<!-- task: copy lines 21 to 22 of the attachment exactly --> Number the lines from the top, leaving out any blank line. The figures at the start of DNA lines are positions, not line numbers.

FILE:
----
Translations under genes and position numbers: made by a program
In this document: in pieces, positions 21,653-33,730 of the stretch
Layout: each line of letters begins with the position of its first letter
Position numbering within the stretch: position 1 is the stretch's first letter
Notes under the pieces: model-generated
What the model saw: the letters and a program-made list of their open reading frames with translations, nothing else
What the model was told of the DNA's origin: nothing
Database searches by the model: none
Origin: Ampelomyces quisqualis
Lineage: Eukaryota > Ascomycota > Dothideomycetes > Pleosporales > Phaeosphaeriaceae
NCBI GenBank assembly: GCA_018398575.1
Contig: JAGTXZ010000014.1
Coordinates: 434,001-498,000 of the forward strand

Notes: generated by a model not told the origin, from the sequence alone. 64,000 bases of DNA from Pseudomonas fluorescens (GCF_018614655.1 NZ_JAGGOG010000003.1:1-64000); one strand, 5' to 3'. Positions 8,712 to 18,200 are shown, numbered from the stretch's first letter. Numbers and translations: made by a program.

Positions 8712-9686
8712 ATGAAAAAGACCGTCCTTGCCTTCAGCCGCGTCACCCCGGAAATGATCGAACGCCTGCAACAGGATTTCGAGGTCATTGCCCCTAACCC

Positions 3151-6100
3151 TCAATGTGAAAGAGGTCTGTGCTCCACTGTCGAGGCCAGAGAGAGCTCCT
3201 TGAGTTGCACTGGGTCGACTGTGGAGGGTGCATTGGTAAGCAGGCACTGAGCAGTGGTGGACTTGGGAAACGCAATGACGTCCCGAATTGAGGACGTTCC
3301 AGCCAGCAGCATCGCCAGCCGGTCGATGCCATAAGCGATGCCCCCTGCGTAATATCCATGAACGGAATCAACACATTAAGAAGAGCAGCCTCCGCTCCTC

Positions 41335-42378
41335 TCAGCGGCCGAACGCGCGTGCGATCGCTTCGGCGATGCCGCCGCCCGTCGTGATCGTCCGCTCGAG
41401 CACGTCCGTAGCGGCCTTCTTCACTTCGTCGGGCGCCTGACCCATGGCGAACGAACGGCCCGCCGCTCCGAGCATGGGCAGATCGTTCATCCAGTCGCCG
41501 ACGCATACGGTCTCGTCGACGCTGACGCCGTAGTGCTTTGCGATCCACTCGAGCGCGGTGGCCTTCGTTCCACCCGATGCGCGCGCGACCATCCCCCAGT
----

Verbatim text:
Positions 41335-42378
41335 TCAGCGGCCGAACGCGCGTGCGATCGCTTCGGCGATGCCGCCGCCCGTCGTGATCGTCCGCTCGAG